After Adam broke down Hannah's door and cartoonishly came to her rescue, there should've been a moment like the one at the end of The Graduate, where you see Ben and Elaine sitting on the bus together, already no longer sure that busting up Elaine's wedding to run off together was the right idea, wordlessly contemplating whether it might in fact have been a terrible, irreparable mistake. Following the big grandiose gesture, after the speech that changes everything, after the hot makeup sex, there's always a soul-crushing point when reality sets in. With evil quickness, life goes back to being tedious and mundane.
For her latest adventure in accidental self-harm, Hannah abraded her eardrum during an overzealous session with a Q-tip; an incident based on something that actually happened to Lena Dunham if she was telling the truth in her tweets about how she ruptured her eardrum by Q-tipping it too hard. Hannah can't do anything without overdoing it. She has a lot of problems with restraint. She always wants the whole jar of olives, but that means she consistently ends up with a huge wooden splinter lodged in her ass. She was drawn immediately and then continuously to Adam because she identified with him; they share the same contradictory mixture of strict asceticism and crazy appetites. Hannah's OCD has the spiritual tinge of compulsive prayer, and she literally cannot stop touching herself. She goes only to extremes, either zero or 11. On the plus side, other than her wails of pain, grisly body horror close-ups, and pathetic call to her parents, Hannah basically dealt with her ear issue like a grownup, even if her emergency was exactly like something a toddler might do.
The girls of Girls like to try on new lifestyles the same way you would shop online; picking out items that look great on models in the carefully styled pictures posted on the site, then feeling stupid when it shows up as a physical package and doesn't fit or look flattering at all. Maybe it's cut for a different body type, maybe it's way out of realistic price range, or maybe it's just not made well and falls apart after a couple of wears. They keep shopping anyway, conveniently forgetting the past so they can pursue more fantasies of new personas they can try on, ignoring former magical items that ate holes in paychecks only to become bunched up dirty laundry on the floor, pretending not to remember how much they needed that wasted $50 to make rent. PVC dresses go from shiny to scratched to bottom-of-the-basket debris. Somehow, the lust to consume springs eternal.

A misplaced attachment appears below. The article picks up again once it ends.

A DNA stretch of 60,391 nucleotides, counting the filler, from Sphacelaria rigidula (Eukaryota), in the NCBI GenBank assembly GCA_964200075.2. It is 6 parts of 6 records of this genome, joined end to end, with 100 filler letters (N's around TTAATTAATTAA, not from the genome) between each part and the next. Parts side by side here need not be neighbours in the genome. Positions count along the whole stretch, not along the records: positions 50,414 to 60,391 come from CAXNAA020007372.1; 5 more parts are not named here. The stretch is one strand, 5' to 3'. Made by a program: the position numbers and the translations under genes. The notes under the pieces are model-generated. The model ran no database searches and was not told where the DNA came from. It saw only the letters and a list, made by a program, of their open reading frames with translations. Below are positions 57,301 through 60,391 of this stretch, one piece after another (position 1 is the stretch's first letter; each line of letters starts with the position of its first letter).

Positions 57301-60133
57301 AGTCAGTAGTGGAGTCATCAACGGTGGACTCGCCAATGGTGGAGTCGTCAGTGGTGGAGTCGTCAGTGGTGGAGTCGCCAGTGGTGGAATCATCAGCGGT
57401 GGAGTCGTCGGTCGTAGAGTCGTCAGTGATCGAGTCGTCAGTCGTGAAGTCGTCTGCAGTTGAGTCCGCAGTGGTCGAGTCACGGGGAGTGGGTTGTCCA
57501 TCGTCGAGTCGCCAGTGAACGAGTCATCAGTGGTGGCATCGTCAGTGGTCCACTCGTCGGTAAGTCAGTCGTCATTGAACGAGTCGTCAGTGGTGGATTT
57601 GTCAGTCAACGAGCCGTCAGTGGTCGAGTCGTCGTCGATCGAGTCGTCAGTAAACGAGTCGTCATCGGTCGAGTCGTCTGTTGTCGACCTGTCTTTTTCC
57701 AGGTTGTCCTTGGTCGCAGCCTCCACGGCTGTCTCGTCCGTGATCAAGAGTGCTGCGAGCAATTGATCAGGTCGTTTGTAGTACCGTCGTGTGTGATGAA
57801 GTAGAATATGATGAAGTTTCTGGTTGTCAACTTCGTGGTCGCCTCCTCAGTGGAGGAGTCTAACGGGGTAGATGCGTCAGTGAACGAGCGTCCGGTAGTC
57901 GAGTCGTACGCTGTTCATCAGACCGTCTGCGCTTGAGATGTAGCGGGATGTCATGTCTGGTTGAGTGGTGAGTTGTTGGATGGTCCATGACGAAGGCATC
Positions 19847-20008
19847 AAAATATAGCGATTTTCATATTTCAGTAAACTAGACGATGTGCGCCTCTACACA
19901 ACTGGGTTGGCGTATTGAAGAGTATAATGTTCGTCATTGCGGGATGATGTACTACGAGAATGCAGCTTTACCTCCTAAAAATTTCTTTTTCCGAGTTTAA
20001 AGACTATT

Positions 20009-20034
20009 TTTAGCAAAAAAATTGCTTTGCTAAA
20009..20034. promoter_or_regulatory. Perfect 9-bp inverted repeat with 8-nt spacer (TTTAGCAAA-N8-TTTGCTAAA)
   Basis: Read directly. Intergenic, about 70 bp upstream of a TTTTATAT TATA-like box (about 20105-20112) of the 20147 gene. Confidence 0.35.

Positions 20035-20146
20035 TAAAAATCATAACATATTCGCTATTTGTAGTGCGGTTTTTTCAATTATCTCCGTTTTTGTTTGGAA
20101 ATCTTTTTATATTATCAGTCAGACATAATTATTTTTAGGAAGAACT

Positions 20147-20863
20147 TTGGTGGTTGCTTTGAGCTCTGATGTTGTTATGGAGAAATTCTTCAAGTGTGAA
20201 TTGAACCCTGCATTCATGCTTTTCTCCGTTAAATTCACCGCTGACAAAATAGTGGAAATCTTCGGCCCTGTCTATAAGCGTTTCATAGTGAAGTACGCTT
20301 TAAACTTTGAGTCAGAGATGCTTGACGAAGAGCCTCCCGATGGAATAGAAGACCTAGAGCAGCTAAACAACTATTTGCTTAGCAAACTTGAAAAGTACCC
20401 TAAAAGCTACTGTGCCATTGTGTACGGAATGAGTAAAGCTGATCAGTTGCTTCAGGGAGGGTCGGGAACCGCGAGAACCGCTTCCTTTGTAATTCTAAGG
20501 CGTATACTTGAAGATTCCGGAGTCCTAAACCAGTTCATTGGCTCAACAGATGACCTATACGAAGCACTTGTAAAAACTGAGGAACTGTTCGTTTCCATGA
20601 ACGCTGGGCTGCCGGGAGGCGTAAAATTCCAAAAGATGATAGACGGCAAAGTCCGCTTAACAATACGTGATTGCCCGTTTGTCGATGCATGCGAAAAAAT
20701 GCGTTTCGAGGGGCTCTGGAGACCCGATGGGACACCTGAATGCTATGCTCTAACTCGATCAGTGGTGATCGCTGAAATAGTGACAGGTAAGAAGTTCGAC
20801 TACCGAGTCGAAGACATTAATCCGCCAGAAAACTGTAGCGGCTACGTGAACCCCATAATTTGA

It's no wonder Jessa was so horrible to her ex-husband Thomas-John's parents. She hates her own dad! She also loves him, but it's painful, as they're uncomfortably similar and he is, decidedly, quite a prick (albeit a very charismatic one). Jessa embellishes the story of her divorce to make herself sound like the victim, and you have no idea whether she thinks she's being dishonest. Maybe she really does think she tried hard to be married to someone she randomly chose, and that she was robbed of the opportunity to really work on it. Her father's interest in her life is purely superficial, and she knows it. Since they are beautiful, and seemingly rich (Jessa's dad has no identifiable job, but lives in tony Putnam County in a large, raggedy country house), they can afford to burn bridges, since new ones always seem to spring up.
Jessa's dad shows her the future that might be hers, too, if she keeps unconsciously emulating him, pursuing relationships she knows can never get too deep and fleeing at the first sign of real intimacy. Rather than open up about it to Hannah, Jessa withdraws further into herself. Just like Hannah claimed last week, Jessa's depression makes her mean. Maybe it hurts too much to discuss how her dad reels her in with promises and then vanishes at the crucial moment every single time. She tells Hannah that nothing is nobler than inspiring a young man's sexual awakening, and then acts disgusted when Hannah takes that to mean she should fuck Frank. Like her father, Jessa can be utterly convincing when she is the most full of shit. Jessa was just talking for talking's sake, like she always does. It doesn't have to matter so much what you say. All that matters is how you sound saying it.
Oh Adam, you human bandsaw. Welcome back, hon. On their way to Staten Island during a wild dog chase, Ray tries to make contact with Adam by blathering aimlessly about sex (like he always does), prompting Adam to reveal that what turns him on is a woman who's comfortable in her own body, regardless of age or type. Hannah certainly fits that bill and always seemed open to exploring any strange position Adam put her in, physically or emotionally. Ray tries to prod Adam into talking shit about Hannah, but Adam is a chivalrous ape who disapproves of gossiping behind her back. He praises Hannah's often disastrous ethics because he respects her misplaced sense of justice. (Wait, does Hannah have a fetish for Libertarians?)
Once when I was a teenager watching Friends, my mom said, "I don't want you to think that's what being in your 20s is like." While I assumed she was referring to the fact that actual friend groups were more diverse and real apartments rented by people with menial jobs were much (much, much) smaller, when I asked further, she explained: "Everyone's not just sleeping with each other all the time." I still don't really know what that meant. I do know that people tend to think everyone else is having a lot more sex than they are. And that the odds of having a daylong, one-night stand with a Patrick Wilson–looking guy with a huge brownstone apartment who will flatter and cajole you into hanging out so he can bang you against a ping-pong table and then let you recover in his experience shower are … not good. Don't hold your breath for that. You'll die.